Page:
What is New in the Swift 5.10?


Swift prioritizes code safety by eliminating memory-related issues at compile time. However, concurrent programming can introduce data races, making it challenging to write correct code. To address this, Swift utilizes actors and tasks to enforce data isolation, guaranteeing exclusive access to shared mutable state. This data isolation functionality has been under active development since the introduction of the Swift concurrency roadmap in 2020.

Swift 5.10, released in March 2024, represents a major advancement in concurrency features. This update focuses on achieving full data isolation, aiming to completely eliminate data races and significantly improve the safety and reliability of concurrent Swift code.

Data-races: The Enemy of Safe Concurrency

Imagine two threads trying to access and modify the same piece of data simultaneously. This can lead to unpredictable behavior and crashes, known as data races. By ensuring data isolation, Swift 5.10 guarantees that only one thread can access and modify shared state at a time, preventing these race conditions.

Achieving Full Data Isolation 

Swift 5.10 accomplishes this through stricter enforcement of two key concepts:

  1. Sendable: This protocol defines types that are safe to be shared across threads. In simpler terms, only data types marked as Sendable can be passed between concurrent operations.
  2. Actor Isolation: Actors are units of concurrency that encapsulate data and provide a safe way to access and modify it. Swift 5.10 enforces stricter isolation rules for actors, ensuring that their internal state can only be mutated from within the actor itself.

Example. Thread-Safe Data Access

Let's look the detailed example that incorporates the concepts of Sendable and async introduced in Swift 5.10 to address data races in a counter class:

actor SafeCounter: Sendable {
  private var count = 0
  func increment() async {
    // Isolate access to count using async task
    await withTaskGroup { taskGroup in
      taskGroup.launch {
        // Increment happens within the task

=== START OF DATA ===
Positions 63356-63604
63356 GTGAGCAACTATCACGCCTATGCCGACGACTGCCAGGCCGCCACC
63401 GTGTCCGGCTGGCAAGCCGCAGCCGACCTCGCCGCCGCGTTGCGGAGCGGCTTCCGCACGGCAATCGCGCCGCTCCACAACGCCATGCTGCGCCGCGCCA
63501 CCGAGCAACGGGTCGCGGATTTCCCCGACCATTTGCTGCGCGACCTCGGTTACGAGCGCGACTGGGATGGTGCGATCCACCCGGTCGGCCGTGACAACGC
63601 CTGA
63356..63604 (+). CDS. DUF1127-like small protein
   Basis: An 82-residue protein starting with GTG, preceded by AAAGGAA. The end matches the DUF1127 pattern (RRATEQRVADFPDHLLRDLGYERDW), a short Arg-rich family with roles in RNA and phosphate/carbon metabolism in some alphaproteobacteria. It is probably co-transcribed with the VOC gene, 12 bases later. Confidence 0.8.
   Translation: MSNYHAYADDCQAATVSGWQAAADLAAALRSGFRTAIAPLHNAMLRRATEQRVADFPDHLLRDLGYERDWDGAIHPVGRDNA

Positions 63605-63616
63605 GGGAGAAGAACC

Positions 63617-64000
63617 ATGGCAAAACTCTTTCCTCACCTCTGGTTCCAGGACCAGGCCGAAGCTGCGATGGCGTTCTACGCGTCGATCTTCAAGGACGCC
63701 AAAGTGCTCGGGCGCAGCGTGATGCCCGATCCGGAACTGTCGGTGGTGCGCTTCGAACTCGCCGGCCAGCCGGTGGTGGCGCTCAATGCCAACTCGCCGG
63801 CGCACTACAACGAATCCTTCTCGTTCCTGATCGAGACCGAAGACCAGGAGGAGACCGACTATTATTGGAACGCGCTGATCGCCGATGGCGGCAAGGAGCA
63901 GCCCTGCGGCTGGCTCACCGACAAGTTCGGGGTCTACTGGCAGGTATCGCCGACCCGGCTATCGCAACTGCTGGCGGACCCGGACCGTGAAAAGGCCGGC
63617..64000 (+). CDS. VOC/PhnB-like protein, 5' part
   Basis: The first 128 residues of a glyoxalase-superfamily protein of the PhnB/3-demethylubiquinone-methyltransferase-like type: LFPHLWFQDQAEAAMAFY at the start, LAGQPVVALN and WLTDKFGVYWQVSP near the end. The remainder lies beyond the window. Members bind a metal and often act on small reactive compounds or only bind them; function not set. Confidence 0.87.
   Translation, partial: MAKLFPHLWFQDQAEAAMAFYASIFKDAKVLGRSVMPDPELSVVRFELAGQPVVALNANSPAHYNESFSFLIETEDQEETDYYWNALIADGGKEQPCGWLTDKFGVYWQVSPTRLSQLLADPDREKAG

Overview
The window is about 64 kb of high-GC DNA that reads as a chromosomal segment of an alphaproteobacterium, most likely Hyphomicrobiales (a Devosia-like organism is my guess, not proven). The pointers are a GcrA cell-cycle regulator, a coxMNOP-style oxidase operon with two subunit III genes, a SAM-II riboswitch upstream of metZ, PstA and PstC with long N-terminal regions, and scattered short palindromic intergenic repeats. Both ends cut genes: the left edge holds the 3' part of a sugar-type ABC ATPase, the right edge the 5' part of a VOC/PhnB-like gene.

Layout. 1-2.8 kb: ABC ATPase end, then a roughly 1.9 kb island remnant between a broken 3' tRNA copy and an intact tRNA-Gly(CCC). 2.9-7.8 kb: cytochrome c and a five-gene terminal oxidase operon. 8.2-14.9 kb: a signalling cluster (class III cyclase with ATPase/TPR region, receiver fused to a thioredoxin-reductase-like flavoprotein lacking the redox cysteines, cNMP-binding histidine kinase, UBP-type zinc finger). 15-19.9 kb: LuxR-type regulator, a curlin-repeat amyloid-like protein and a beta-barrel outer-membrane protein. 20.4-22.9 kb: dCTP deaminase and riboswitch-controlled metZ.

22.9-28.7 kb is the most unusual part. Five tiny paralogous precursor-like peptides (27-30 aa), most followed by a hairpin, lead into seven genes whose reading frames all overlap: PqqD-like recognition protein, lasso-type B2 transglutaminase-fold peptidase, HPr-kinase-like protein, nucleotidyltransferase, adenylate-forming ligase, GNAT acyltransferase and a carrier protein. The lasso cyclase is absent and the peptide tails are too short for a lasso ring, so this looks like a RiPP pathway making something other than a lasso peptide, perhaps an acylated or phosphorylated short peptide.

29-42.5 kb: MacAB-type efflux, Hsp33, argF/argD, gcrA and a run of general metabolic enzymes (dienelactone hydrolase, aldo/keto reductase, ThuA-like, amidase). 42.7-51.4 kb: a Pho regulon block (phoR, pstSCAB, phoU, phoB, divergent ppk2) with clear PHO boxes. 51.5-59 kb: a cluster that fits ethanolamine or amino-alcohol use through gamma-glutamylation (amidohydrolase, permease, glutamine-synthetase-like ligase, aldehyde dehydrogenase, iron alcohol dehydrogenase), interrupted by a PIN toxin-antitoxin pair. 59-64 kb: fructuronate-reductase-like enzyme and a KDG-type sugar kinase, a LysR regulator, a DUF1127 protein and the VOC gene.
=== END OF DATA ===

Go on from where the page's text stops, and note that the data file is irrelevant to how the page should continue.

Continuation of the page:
self.count += 1
  func getCount() -> Int {
    return count

Above code explanation

  • SafeCounter as Sendable: The SafeCounter class now conforms to the Sendable protocol, ensuring it's thread-safe to share across concurrent operations.
  • async for increment: The increment function is marked as async. This allows it to be called from asynchronous contexts, like other actor methods.
  • Isolated Incrementation: The actual increment logic is encapsulated within a separate task launched using withTaskGroup. This task group creates a temporary scope for asynchronous execution. Any modifications to count happen within this isolated task, preventing race conditions with potential concurrent access from other tasks.
  • getCount remains synchronous: The getCount method remains synchronous as it's only reading the current value of count and doesn't modify any state.

Usage Example

actor SomeActor {
  private let counter = SafeCounter()

  func incrementCounter() async {
    await counter.increment()

  func getCounterValue() async -> Int {
    return await counter.getCount()

Above example SomeActor can safely call incrementCounter concurrently  from multiple tasks because SafeCounter enforces data isolation. The getCounterValue method can also be called concurrently to retrieve the latest count without introducing race conditions.

Looking ahead: Swift 6 and Beyond

While Swift 5.10 lays the groundwork for robust concurrency, the focus in future versions will likely be on improving the usability of these strict checks. The goal is to reduce false positives (warnings for safe code) and make it easier for developers to write correct concurrent programs.


Swift 5.10 makes it easier to write safe code for apps that do things at the same time (like downloading data and updating the UI). This update helps prevent crashes and makes your apps more reliable. As Swift gets even better, you'll have even more tools to build awesome apps!

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